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Barras v. Berryhill

United States District Court, E.D. Arkansas, Jonesboro Division

June 30, 2017

NANCY A. BERRYHILL, Acting Commissioner, Social Security Administration DEFENDANT


         I. Introduction:

         Plaintiff, Tomie Jo Barras, applied for disability benefits on March 24, 2014, alleging her disability began on March 6, 2008. (Tr. at 14) Her claims were denied initially and upon reconsideration. Id. After conducting a hearing, the Administrative Law Judge (“ALJ”) denied her application. (Tr. at 25) The Appeals Council denied her request for review. (Tr. at 1) The ALJ's decision now stands as the final decision of the Commissioner, and Ms. Barras has requested judicial review.

         For the reasons stated below, the Court[1] affirms the decision of the Commissioner.

         II. The Commissioner's Decision:

         The ALJ found that Ms. Barras had not engaged in substantial gainful activity since the alleged onset date of March 6, 2008. (Tr. at 16) At Step Two of the five-step sequential analysis, the ALJ found that Ms. Barras has the following severe impairments: back pain secondary to lumbar degenerative disk disease, affective disorder, anxiety disorder, and attention deficit hyperactivity disorder. Id.

         After finding that Ms. Barras's impairments did not meet or equal a listed impairment (Tr. at 16), the ALJ determined that Ms. Barras had the residual functional capacity (“RFC”) to perform light work at the unskilled level with additional limitations. (Tr. at 18) Ms. Barras could lift and carry up to 10 pounds frequently and up to 20 pounds occasionally; sit for six hours in an eight-hour workday; stand and/or walk for six hours in an eight-hour workday, and stand for one to two hours at one time without interruption; occasionally climb, stoop, crouch, kneel, and crawl. (Tr. at 18) She could perform unskilled, rote activity; understand, remember, and follow concrete instructions; and maintain superficial contact with supervisors, co-workers, and the general public, which consists of meeting, greeting, making change, and giving simple instructions and directions. Id.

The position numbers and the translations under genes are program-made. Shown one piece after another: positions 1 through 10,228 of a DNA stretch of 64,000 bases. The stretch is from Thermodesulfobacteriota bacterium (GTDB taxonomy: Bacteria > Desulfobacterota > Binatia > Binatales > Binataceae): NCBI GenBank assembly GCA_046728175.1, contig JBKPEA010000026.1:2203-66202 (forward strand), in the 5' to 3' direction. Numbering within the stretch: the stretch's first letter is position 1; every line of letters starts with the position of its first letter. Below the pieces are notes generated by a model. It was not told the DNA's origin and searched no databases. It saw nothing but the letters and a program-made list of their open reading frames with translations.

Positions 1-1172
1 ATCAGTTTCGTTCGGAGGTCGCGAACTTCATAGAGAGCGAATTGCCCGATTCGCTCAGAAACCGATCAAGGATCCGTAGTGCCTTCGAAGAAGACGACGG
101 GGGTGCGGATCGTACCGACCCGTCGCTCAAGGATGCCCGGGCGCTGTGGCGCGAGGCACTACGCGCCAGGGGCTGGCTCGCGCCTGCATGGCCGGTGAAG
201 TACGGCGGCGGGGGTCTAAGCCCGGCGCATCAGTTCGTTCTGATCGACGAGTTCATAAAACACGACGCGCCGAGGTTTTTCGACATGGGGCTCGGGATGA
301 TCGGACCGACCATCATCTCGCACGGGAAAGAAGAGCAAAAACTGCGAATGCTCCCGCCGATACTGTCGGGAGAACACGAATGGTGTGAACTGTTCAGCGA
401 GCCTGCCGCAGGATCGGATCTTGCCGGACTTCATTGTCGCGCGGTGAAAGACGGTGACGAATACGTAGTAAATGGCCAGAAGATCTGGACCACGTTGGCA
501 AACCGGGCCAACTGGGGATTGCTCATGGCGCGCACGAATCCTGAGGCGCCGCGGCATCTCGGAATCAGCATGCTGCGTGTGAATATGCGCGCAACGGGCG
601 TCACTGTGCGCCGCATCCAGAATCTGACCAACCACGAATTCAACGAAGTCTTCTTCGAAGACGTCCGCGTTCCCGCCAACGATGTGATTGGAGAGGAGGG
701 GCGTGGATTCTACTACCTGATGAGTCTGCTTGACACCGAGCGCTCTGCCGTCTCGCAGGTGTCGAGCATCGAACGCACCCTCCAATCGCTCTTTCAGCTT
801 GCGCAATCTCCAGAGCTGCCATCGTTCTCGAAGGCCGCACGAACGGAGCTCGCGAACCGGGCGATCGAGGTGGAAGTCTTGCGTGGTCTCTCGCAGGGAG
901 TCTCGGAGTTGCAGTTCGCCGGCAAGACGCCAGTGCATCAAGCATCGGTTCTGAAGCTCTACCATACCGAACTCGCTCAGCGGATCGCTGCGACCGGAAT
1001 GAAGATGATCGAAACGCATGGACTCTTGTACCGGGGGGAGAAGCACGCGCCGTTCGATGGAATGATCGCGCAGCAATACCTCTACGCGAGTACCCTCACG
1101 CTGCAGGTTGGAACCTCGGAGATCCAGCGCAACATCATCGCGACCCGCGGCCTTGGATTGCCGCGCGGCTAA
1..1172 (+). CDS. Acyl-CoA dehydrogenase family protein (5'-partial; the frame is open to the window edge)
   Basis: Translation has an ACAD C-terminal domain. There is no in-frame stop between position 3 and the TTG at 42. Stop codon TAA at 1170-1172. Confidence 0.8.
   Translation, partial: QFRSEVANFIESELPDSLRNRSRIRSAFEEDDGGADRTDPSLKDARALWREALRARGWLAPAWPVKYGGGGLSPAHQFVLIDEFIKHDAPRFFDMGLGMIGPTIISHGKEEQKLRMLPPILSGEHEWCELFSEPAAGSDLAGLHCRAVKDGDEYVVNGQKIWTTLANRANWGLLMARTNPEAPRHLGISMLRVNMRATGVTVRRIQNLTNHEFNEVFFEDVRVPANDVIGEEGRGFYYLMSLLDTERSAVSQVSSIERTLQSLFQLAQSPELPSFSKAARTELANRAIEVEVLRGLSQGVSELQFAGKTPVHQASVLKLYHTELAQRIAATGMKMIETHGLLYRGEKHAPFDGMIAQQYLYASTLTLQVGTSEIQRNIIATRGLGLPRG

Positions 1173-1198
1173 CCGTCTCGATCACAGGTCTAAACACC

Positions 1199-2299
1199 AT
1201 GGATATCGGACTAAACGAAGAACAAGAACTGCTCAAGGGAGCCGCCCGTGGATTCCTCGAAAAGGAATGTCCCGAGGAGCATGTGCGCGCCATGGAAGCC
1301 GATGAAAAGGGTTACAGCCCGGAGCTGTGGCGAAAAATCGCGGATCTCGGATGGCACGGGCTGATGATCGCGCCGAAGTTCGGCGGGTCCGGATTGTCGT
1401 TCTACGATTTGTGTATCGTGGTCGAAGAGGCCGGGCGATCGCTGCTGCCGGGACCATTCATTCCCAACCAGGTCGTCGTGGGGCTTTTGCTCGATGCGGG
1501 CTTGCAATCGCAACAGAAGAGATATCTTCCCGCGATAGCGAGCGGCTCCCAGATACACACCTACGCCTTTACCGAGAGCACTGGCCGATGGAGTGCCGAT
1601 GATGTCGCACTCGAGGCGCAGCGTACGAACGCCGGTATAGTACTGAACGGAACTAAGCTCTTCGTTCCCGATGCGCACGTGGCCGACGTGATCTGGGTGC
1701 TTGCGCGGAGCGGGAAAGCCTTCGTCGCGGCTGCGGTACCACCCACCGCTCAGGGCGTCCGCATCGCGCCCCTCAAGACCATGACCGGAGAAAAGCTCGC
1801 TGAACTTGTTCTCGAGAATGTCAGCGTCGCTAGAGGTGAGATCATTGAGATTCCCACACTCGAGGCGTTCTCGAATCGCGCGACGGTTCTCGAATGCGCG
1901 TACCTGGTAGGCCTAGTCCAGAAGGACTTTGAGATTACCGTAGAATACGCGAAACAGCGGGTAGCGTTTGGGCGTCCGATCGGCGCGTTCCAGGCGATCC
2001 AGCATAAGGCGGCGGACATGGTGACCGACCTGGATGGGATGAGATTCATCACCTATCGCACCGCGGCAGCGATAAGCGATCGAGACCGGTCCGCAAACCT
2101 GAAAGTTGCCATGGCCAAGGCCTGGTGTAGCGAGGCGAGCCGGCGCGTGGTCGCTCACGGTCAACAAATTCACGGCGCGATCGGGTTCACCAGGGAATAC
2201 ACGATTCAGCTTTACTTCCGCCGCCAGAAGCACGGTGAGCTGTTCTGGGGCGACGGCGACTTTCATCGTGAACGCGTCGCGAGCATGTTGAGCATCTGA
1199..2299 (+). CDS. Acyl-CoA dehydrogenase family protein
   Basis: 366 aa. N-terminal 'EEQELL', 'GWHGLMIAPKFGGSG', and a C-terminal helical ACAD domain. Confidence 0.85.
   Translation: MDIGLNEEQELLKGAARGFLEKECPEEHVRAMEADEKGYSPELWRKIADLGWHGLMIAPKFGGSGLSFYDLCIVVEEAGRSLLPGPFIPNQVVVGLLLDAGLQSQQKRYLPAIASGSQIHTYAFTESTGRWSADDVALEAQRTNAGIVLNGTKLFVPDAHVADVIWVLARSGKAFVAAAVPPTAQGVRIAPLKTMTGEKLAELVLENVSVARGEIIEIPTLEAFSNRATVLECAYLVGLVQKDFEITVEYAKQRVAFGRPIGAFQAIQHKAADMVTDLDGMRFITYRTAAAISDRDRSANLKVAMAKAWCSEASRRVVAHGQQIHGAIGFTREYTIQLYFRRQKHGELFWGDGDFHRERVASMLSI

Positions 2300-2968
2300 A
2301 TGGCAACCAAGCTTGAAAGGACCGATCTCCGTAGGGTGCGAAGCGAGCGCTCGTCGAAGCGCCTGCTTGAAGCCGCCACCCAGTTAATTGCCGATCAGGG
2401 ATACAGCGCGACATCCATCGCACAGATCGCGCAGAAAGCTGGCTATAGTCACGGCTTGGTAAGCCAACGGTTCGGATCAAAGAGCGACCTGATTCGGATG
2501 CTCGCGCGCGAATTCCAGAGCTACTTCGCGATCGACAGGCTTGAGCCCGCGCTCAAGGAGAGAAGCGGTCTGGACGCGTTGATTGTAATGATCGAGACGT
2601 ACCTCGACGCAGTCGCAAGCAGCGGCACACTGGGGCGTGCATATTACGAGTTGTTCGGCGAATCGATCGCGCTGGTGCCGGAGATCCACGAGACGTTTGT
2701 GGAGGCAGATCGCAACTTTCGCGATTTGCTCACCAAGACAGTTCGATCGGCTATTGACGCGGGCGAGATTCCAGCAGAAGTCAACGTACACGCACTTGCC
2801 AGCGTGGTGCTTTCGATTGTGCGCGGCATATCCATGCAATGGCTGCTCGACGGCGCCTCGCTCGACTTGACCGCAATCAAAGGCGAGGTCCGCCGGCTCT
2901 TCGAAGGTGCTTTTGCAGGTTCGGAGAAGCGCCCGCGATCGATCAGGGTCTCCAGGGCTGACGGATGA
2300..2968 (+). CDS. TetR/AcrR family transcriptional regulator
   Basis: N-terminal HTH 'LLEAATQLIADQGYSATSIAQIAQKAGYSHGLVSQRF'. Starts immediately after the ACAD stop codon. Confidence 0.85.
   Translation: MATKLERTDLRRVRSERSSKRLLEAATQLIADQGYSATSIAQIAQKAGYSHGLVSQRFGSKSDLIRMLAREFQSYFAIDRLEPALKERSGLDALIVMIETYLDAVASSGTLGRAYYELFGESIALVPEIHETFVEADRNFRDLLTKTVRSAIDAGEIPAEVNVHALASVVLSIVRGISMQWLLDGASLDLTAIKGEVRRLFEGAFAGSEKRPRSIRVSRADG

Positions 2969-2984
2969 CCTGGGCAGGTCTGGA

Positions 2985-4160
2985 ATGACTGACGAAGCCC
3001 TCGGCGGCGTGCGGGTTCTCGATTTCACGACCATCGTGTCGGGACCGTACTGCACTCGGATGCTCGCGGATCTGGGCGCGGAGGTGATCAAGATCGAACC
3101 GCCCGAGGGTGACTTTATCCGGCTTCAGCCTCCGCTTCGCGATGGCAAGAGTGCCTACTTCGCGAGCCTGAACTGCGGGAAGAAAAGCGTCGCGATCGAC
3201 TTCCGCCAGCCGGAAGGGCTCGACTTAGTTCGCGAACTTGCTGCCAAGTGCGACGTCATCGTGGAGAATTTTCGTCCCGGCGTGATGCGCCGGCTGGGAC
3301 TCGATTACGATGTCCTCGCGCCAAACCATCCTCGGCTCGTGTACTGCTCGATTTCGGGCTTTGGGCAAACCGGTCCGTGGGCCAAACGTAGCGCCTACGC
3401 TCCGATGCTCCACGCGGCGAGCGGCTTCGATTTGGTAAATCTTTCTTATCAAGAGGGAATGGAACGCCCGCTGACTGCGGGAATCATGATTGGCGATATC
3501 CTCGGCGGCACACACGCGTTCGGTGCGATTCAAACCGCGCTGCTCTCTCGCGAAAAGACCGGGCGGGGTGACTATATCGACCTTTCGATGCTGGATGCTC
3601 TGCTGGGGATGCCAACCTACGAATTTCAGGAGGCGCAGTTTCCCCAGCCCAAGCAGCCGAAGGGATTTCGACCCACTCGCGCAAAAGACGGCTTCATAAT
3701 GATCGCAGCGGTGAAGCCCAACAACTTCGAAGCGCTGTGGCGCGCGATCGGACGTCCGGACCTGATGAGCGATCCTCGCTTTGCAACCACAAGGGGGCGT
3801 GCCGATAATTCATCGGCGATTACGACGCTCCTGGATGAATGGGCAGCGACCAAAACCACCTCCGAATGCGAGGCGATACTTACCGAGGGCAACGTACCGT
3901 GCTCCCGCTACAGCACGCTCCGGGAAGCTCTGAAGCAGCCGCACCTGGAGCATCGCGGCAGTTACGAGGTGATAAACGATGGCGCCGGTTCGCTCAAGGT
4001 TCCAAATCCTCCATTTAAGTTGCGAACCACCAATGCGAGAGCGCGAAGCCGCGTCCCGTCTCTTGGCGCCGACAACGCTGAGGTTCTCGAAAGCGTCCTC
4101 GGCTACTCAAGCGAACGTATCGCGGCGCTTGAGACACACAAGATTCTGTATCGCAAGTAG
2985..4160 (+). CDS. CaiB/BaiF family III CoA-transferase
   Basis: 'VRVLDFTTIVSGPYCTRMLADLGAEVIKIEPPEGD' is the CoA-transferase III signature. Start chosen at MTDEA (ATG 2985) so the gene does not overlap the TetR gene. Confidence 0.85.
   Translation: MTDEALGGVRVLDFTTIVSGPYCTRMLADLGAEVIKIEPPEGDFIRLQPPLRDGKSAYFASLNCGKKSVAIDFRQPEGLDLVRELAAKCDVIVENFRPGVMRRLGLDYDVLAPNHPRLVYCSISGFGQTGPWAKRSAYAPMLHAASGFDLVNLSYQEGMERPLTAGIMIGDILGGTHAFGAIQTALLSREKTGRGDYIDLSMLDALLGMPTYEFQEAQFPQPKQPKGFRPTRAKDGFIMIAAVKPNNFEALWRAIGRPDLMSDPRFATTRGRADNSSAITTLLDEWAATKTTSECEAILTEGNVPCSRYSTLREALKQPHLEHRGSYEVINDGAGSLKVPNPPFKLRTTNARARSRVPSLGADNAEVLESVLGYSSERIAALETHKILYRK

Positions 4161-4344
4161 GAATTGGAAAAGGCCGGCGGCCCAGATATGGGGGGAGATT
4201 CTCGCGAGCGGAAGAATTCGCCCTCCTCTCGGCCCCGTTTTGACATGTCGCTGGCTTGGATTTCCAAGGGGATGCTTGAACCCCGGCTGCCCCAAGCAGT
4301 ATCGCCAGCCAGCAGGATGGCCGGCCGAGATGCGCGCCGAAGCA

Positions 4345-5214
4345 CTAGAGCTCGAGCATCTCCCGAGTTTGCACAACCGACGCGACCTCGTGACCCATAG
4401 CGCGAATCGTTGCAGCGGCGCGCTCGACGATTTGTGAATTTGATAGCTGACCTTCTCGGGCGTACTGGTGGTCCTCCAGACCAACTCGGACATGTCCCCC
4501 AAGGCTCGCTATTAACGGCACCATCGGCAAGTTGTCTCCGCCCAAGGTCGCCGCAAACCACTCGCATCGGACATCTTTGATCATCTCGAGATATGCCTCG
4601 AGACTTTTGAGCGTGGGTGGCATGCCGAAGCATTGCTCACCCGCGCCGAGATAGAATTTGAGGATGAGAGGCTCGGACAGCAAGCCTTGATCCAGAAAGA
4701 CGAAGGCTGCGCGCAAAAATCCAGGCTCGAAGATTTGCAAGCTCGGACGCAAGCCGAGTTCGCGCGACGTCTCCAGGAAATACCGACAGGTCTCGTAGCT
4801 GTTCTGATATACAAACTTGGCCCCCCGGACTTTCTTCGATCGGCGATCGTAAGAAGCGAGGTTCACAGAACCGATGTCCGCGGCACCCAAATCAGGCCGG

The ALJ found that Ms. Barras was unable to perform her past relevant work. (Tr. at 23) At Step Five, the ALJ relied on the testimony of a Vocational Expert (“VE”) to find that, based on Ms. Barras's age, education, work experience and RFC, jobs existed in significant numbers in the national economy that she could perform, specifically cashier II and housekeeper. (Tr. at 24) Based on that Step Five determination, the ALJ held that Ms. Barras was not disabled. (Tr. at 25)

         III. Discussion:

         A. Standard of Review

         The Court's role is to determine whether the Commissioner's findings are supported by substantial evidence. Prosch v. Apfel, 201 F.3d 1010, 1012 (8th Cir. 2000). “Substantial evidence” in this context means less than a preponderance, but “enough that a reasonable mind would find it adequate to support the ALJ's decision.” Slusser v. Astrue, 557 F.3d 923, 925 (8th Cir. 2009). Id. (citation omitted). The Court must consider not only evidence that supports the Commissioner's decision, but also evidence that supports a contrary outcome. The Court cannot reverse the decision, however, “merely because substantial evidence exists for the opposite decision.” Long v. Chater, 108 F.3d 185, 187 (8th Cir. 1997) (quoting Johnson v. Chater, 87 F.3d 1015, 1017 (8th Cir. 1996)).

         B. Ms. Barras's Arguments on Appeal

         Ms. Barras argues that the ALJ's decision is not supported by substantial evidence because the ALJ erred in giving little weight to the opinion of her treating psychiatrist. She also complains that her mental limitations were not reflected in the hypothetical question posed to the VE.

         The ALJ gave the opinion of Ms. Barras's treating psychiatrist, Elmo Diaz, M.D., little weight, finding that the opinion was not supported by other evidence in the record. (Tr. at 22) A treating physician's opinion should be granted controlling weight if it is supported by medically acceptable clinical and laboratory diagnostic techniques and is not inconsistent with the other substantial evidence in the record. Miller v. Colvin, 784 F.3d 472, 477 (8th Cir. 2015). The opinion of a treating physician, however, does not automatically control; nor does it eliminate the need to evaluate the record as a whole. Id. An ALJ may discount or disregard the opinion of a treating physician when other medical assessments are supported by better or more thorough medical evidence, or where a treating physician renders inconsistent opinions that undermine the credibility of the opinions. Wildman v. Astrue, 596 F.3d 959, 964 (8th Cir. 2010). A review of the medical record offers support for the weight given to Dr. Diaz's opinion.

         Ms. Barras sought counseling for mental impairments from 2013 to 2015. (Tr. at 340-350) Jessica Reed, LCSW, was the primary provider for Ms. Barras, and she diagnosed anxiety-related disorder, mood disorder not otherwise specified, and ADHD not otherwise specified. Id. In August 2014, Ms. Barras reported that Zoloft was helping with her symptoms. (Tr. ...

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